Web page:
Comparison of left ventricular mass and geometry in black and white patients with essential hypertension Academic Article uri icon

Overview

MeSH Major

  • African Continental Ancestry Group
  • European Continental Ancestry Group
  • Hypertension
  • Hypertrophy, Left Ventricular
  • Myocardium

abstract

  • To assess racial difference in cardiac responses to elevated blood pressure, we compared echocardiographic measurements of left ventricular (LV) mass and the wall thickness to chamber dimension ratio (relative wall thickness) in 380 white and 47 black patients with uncomplicated essential hypertension consecutively enrolled in echocardiographic research studies at The New York Hospital Hypertension Center. Diastolic blood pressure and weight were slightly greater in black as compared with white subjects (104 +/- 18 v 98 +/- 11 mm Hg; P = .014 and 82 +/- 17 v 77 +/- 15 kg; P = .037, respectively), however the groups were similar with respect to age, duration of hypertension, cholesterol level, cigarette smoking, past use of antihypertensive therapy, family history of heart disease, and height. On average, LV mass indexed for body surface area and relative wall thickness were significantly greater in blacks than whites (119 v 105 g/m2; P = .02 and 0.46 v 0.39; P = .003) and blacks had twice the prevalence of LV hypertrophy (41% v 19%; P < .001) or concentric remodeling (21% v 12%; P < .05). The magnitude of increased LV mass and relative wall thickness in blacks was similar in men (132 v 110 g/m2; P = .01 and 0.44 v 0.39; P = .04) and in women (107 v 94 g/m2; P = .11 and 0.48 v 0.39; P = .02). In multivariate analyses, systolic blood pressure, age, and race were consistently predictors of increased LV mass and abnormal cardiac geometry. Cholesterol level was not independently associated with increased LV mass but was weakly associated with increased relative wall thickness.(ABSTRACT TRUNCATED AT 250 WORDS)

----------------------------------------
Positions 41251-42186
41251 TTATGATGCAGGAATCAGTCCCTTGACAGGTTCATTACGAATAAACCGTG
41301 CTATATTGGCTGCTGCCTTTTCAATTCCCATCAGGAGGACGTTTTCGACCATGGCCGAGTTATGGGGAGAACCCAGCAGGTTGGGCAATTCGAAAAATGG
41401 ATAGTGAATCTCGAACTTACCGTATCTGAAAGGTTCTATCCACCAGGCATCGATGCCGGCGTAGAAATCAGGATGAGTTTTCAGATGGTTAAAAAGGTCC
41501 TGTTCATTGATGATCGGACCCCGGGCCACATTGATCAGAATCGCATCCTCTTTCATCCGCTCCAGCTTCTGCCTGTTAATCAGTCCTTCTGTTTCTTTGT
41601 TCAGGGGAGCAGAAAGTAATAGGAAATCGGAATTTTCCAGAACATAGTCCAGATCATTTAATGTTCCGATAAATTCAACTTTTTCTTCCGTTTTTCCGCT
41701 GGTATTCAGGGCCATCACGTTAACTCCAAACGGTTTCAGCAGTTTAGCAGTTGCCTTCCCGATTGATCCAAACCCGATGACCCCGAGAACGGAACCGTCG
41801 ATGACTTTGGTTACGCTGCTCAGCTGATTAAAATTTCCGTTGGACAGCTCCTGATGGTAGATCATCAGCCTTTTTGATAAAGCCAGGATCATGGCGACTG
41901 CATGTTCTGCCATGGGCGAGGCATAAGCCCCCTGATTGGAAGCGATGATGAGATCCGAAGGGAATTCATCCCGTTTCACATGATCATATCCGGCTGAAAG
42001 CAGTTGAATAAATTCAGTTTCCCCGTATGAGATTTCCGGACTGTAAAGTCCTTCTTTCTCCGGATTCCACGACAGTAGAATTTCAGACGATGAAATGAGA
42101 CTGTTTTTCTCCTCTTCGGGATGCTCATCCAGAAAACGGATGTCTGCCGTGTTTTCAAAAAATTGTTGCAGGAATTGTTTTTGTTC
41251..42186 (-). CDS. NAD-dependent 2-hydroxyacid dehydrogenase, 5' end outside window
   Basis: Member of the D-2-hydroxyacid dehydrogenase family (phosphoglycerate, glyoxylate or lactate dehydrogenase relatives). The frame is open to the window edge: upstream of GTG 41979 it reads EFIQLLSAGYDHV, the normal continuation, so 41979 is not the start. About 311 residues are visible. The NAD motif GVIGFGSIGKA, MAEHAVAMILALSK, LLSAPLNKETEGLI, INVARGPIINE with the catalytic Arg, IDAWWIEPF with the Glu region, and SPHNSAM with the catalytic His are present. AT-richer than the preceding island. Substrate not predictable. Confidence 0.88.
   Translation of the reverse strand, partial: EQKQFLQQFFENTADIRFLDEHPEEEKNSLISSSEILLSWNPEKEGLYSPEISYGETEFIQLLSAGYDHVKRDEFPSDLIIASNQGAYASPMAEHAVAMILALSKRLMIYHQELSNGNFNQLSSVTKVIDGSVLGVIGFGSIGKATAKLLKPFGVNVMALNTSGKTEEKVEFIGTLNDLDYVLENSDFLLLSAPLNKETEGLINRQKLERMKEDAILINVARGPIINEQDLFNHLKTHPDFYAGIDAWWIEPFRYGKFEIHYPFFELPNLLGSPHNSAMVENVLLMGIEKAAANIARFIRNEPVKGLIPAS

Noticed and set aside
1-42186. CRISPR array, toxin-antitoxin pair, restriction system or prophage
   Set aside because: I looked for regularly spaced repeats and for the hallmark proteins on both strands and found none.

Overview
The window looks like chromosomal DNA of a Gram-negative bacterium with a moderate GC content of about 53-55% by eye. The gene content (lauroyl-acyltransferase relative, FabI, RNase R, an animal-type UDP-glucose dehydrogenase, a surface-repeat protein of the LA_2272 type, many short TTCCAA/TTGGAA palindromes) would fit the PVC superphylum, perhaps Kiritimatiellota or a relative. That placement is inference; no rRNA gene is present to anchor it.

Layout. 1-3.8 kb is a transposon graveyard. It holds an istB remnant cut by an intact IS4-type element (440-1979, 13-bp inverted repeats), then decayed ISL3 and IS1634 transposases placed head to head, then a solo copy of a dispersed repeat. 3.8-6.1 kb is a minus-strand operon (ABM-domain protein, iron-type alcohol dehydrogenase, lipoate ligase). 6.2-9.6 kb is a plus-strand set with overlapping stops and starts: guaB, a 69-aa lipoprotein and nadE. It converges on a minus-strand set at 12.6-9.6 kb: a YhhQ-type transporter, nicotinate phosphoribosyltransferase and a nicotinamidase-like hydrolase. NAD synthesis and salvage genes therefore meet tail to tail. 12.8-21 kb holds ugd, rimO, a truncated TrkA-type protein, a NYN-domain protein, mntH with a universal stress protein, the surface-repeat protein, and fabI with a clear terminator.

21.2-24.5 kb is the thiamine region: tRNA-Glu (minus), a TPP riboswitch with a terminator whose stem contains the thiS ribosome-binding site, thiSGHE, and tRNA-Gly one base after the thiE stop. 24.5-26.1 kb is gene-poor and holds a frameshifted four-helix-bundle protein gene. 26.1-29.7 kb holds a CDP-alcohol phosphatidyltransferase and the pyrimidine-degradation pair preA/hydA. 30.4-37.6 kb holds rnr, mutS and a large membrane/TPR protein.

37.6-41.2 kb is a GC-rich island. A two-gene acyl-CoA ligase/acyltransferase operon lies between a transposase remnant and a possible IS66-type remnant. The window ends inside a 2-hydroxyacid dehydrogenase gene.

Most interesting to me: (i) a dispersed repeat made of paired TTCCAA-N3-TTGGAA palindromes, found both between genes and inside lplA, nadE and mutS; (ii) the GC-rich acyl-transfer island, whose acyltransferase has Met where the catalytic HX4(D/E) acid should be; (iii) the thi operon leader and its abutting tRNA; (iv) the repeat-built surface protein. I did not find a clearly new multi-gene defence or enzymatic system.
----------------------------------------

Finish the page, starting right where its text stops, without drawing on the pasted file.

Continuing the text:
publication date

  • October 1993

Research

keywords

  • Academic Article

Identity

Language

  • eng

PubMed ID

  • 8267936

Additional Document Info

start page

  • 815

end page

  • 23

volume

  • 6

number

  • 10